Clockwork Quartet’s Chocolate Steampunk Cabaret – Old Horse Hospital


Last night I went to the Horse Hospital (near Russell Square tube station & directly across from the Friend at Hand pub) to see what I think was the debut performance of the Clockwork Quartet, in an evening described as a “Chocolate Steampunk Cabaret.” The audience milling outside waiting for the doors to open boded well; in pith helmets, cravats, long skirts & corsets (one even had a bizarre “laser gun” like contraption strapped to his arm which turned out to be a water pistol), it was clear they’d dressed up for the evening. I was in work drag; oh well. I would have preferred to have had my red silk 1888 bustle dress on, but no time to go home and fetch it before the gig.

Inside was a very well set up situation for a cabaret; five or so table facing a stage with a strange engine in the rear middle an an unusual drim kit with pots and pans to the left. Meanwhile, the bar had a glass pipe contraption trickling absinthe (and chartreuse) over sugar cubes and into cut-glass cups below. The prices were fantastic: £2 for port, £1 for juices, and tea (how lovely!) for 50p. I bought a round of port but was then distracted by ladies with cigarette tray full of multi-colored rows of hand-wrapped truffles. Dark chocolate and madeira? White chocolate lemongrass? There were seven options and I wanted them all (and at 50p each, why not!). Ultimately my favorite was the dark chocolate cherry, and I noodled through three or four over the course of the show. What a perfect set up for the evening!

Thirty minutes or so later, the Clockwork Cabaret took the stage. The main group of musicians consists of a cellist, a violinist, a guitarist and a banjo player, all led by a handsome young conductor; there were also a variety of singers and multi-instrumentalists who were normally arranged as two percussionists; one accordion player; and one lady reading. This was all in addition to our “compere” (as she called herself) and primary chanteuse, a lovely, raven haired American who claimed to be from Albertville, Kansas. (There were some three additional men who came onstage later as a magician, a doctor, and a swordsman, but I can’t remember what they played; and at some point a man I hadn’t seen before trundled out behind the strange machinery at the back of the stage.)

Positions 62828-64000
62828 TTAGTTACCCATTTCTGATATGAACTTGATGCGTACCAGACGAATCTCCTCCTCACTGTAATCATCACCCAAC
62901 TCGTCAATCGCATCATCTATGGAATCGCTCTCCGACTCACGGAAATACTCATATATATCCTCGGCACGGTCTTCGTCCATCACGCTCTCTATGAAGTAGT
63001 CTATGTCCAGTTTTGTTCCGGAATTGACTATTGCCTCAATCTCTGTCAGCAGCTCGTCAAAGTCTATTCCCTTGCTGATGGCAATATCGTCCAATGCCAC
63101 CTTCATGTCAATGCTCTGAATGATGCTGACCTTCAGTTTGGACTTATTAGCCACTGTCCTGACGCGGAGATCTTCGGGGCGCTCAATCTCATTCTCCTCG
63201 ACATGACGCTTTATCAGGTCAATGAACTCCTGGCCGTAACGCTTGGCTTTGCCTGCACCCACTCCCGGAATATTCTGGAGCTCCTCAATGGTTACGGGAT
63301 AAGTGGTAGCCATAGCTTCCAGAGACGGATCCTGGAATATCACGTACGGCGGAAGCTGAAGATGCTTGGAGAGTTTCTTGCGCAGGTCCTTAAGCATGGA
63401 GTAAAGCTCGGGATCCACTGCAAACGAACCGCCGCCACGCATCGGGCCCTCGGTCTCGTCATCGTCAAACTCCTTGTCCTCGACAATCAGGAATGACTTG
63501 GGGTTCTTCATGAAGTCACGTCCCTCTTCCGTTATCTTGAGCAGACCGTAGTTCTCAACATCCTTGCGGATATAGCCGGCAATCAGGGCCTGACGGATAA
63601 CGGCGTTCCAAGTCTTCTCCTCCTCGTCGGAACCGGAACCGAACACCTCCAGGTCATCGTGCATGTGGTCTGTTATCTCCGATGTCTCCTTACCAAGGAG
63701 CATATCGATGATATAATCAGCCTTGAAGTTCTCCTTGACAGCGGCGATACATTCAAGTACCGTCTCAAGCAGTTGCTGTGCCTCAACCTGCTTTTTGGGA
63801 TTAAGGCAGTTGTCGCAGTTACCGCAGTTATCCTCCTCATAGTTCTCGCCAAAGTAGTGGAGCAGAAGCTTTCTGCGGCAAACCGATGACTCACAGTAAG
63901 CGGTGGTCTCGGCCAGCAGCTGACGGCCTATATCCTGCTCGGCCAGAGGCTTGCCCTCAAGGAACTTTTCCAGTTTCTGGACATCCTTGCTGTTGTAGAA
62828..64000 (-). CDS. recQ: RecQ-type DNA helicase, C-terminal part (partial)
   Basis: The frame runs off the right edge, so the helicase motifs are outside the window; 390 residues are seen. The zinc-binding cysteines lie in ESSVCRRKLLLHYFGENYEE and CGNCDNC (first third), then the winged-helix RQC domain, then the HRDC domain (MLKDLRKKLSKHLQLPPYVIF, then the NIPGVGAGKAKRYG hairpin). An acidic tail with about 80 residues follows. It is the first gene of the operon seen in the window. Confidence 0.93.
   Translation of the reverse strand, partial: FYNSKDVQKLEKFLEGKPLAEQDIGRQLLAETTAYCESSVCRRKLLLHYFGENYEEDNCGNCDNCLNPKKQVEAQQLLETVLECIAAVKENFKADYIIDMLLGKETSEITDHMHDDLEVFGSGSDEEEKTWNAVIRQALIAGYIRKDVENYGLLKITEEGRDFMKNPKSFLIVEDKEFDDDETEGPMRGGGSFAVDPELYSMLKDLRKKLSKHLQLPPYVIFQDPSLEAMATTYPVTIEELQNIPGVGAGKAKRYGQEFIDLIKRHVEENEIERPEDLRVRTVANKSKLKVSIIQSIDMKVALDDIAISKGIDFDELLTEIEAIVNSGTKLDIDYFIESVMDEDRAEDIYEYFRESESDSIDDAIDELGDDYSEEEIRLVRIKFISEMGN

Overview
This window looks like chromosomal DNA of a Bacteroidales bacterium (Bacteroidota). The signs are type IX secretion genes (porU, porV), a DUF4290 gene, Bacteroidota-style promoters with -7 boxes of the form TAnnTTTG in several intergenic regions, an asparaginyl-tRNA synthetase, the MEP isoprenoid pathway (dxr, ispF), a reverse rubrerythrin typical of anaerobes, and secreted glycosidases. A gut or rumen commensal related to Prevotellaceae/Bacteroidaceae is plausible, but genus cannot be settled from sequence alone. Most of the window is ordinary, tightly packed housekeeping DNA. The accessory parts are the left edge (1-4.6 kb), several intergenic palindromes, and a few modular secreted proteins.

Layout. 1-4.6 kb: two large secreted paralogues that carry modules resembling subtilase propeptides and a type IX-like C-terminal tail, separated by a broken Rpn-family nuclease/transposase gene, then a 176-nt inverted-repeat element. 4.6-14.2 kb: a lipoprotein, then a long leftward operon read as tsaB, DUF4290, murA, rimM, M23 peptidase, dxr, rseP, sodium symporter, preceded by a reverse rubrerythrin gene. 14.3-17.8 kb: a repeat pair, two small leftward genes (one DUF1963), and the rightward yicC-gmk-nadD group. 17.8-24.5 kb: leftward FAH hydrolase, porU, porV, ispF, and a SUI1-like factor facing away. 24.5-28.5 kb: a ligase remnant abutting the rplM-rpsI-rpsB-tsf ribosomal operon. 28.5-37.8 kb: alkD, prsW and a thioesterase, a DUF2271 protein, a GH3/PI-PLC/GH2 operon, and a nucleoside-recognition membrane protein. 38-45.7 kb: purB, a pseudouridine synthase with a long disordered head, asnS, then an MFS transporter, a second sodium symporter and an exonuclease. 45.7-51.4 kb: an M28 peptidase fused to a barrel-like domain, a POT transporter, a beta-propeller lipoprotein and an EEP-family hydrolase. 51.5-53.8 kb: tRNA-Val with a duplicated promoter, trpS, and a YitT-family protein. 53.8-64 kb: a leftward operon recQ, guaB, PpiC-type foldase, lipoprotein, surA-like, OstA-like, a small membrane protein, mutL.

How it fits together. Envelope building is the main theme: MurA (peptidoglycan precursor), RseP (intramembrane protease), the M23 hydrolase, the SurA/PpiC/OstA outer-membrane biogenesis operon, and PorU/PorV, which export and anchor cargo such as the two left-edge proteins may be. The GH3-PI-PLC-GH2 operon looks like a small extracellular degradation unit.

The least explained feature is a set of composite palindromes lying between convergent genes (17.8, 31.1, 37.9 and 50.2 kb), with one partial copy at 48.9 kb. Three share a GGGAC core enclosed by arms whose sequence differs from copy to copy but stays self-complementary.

The “gimmick” (as it were) was that this was a band that supposedly played in the 2nd class dining car on the London to Dover route (though of course I’m sure that no one was ever employed doing such a thing; much better to have set it on a dirigible). The songs they performed were the stories they used to tell our hostess, done in character by the various performers.

While the songs were modestly interesting and in what I thought was an appropriate steampunk style (two about mad inventors, one a crazed doctor and another a magician), the compositions themselves were weak as were most of the voices that sang them. That said, the men were uniformly better than the women, though, and two of them sang quite well. The best song of the evening was a fascinating one by the doctor (I think it might have been called “The Sorceress’ Wife”) in which he sang of his desperate search to find a cure for his paralytic wife; the chorus featured the two women singing a plea to be saved from death, embodying what he thought she was thinking as she lay there unable to speak. It got a rousing and well-deserved round of applause.

Overall I felt the group came off as full of ideas but needing some work; still, it was not a bad evening. It did make me long for the impeccable musicianship of the Asylum Street Spankers or the miraculous combination of showmanship and trombone playing that was Circus Contraption, but when I first saw those groups they were well beyond the “just starting” phase. I look forward to seeing them in a year or so, only this time I’ll remember to wear my own Victorian finery.


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